HUD Appoints New Regional Director for New England
On February 22, HUD Secretary Shaun Donovan announced the appointment of Richard Walega to serve as the Regional Director for New England. Walega has worked in senior positions at the New Bedford Housing Authority since 1993, most recently as its Executive Director, and has extensive experience with housing modernization and finance. CHAPA and the New England Housing Network look forward to working with Mr. Walega as he begins this important job.
New GSE Affordable Housing Goals Proposed
On February 17, the Federal Housing Finance Agency announced a proposed new rule for setting affordable housing goals for Fannie Mae and Freddie Mac for 2010 and 2011. Comments are due by April 12. At the same time, FHFA announced that it will issue a proposed rule for the Federal Home Loan Bank Affordable Housing Program (AHP) shortly, as well as one on the "duty of serve" of government sponsored enterprises (GSEs).
As required by the Housing and Economic Reform Act (HERA) of 2008, this year marks the first year the goals will be set by FHFA, rather than HUD, and will target slightly lower income groups. The proposed goals are simpler than in recent years and include the following:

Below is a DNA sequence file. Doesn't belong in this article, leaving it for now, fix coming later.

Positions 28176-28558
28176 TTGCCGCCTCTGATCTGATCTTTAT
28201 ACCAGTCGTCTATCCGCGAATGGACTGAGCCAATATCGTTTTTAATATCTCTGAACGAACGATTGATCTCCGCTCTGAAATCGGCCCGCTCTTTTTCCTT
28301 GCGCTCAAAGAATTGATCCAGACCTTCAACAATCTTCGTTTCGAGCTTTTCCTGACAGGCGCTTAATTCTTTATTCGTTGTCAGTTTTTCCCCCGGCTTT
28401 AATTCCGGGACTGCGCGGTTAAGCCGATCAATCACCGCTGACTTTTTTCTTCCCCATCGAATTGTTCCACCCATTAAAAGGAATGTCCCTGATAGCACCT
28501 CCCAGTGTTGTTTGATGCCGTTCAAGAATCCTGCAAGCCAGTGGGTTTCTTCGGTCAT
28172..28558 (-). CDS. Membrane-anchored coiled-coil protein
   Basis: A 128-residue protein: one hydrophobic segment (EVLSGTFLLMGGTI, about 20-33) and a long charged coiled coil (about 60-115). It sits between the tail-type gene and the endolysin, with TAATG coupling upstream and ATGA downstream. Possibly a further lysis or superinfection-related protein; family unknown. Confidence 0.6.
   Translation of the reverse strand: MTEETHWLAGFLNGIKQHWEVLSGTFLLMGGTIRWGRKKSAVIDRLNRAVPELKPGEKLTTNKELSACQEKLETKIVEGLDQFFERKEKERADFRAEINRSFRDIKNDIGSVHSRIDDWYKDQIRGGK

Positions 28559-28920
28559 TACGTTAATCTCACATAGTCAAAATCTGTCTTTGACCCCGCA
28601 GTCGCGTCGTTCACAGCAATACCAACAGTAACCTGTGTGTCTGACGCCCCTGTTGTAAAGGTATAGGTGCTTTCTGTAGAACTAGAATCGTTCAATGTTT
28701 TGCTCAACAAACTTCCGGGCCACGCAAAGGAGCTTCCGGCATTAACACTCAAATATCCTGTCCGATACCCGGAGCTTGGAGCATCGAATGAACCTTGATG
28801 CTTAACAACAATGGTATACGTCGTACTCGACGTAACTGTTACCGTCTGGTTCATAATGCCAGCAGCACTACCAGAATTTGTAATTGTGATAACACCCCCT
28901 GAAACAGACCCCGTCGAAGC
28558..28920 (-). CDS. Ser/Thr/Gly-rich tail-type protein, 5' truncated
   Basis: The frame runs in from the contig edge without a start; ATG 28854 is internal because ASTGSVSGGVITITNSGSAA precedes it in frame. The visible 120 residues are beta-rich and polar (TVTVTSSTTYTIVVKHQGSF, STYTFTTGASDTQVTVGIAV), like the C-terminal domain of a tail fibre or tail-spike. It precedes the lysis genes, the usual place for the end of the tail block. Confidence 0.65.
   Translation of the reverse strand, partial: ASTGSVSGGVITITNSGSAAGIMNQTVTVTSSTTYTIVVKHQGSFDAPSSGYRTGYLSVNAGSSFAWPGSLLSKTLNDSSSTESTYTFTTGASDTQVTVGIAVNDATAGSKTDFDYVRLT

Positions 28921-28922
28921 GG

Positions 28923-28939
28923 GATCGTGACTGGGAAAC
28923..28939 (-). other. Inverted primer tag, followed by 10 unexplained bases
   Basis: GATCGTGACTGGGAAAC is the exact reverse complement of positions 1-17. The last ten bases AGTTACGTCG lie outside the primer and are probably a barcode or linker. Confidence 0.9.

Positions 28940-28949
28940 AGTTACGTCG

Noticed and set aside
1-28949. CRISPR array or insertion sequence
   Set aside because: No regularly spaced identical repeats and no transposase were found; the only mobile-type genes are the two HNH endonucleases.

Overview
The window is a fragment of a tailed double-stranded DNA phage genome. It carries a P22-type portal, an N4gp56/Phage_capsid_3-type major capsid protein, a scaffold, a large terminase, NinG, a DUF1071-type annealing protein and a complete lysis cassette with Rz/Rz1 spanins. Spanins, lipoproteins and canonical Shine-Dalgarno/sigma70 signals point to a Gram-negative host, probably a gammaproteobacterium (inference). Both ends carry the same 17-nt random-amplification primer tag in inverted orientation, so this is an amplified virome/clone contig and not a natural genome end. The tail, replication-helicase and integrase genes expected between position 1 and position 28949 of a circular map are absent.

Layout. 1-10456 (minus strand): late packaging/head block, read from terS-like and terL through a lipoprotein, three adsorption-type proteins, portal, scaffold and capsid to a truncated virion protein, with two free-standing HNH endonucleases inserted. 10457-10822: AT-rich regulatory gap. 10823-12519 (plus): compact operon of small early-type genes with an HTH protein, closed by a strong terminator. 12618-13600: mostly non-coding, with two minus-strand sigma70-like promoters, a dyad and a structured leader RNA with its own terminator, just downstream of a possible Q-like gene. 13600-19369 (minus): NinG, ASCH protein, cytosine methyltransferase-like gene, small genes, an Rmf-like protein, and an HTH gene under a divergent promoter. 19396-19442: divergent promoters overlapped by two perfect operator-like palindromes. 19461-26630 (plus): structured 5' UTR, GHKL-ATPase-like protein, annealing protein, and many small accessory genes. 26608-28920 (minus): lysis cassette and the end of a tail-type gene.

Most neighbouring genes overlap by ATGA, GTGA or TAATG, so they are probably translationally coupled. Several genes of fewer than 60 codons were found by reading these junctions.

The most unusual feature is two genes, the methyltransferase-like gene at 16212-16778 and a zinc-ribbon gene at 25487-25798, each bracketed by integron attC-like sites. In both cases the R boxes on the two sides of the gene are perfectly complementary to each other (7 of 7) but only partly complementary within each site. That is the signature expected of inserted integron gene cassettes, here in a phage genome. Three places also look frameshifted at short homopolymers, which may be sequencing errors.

- For single family (1-4 units), goals are set as a percentage of total GSE loans purchased of a given type. They require the GSEs to either meet goal proposed under the rule (the benchmark) or match the performance of the overall market (if lower). For example, the goal for single family purchase mortgages for low income borrowers is 27% of all GSE single family purchase mortgages. If it turns out that in the overall market, low income borrower mortgages are only 25% of all purchase mortgage originations, the GSE must at least meet that 25% standard. If the overall market share is higher (e.g. 30%), the GSEs still only have to meet the 27% benchmark.
- For multifamily, goals are set as specific numbers of units to be financed and are essentially equal to each GSE's 2009 activity level, rather than the much higher numbers produced in before the market crisis (see the Federal Register Notice).
In addition, the agencies will be required to track their purchases of mortgages on low income small multifamily properties (5-50 units), though no purchase goal is being established.
GSE Reform Proposals on Hold
Restructuring plans for Fannie Mae and Freddie Mac remain uncertain. On February 24, Treasury Secretary Geithner told the House Budget Committee that the Administration does not plan to submit a full legislative proposal for restructuring the agencies until next year, though it might lay out some "broad principles" later this year. Nevertheless, the House Financial Services Committee has scheduled a hearing on the future of housing finance on March 23.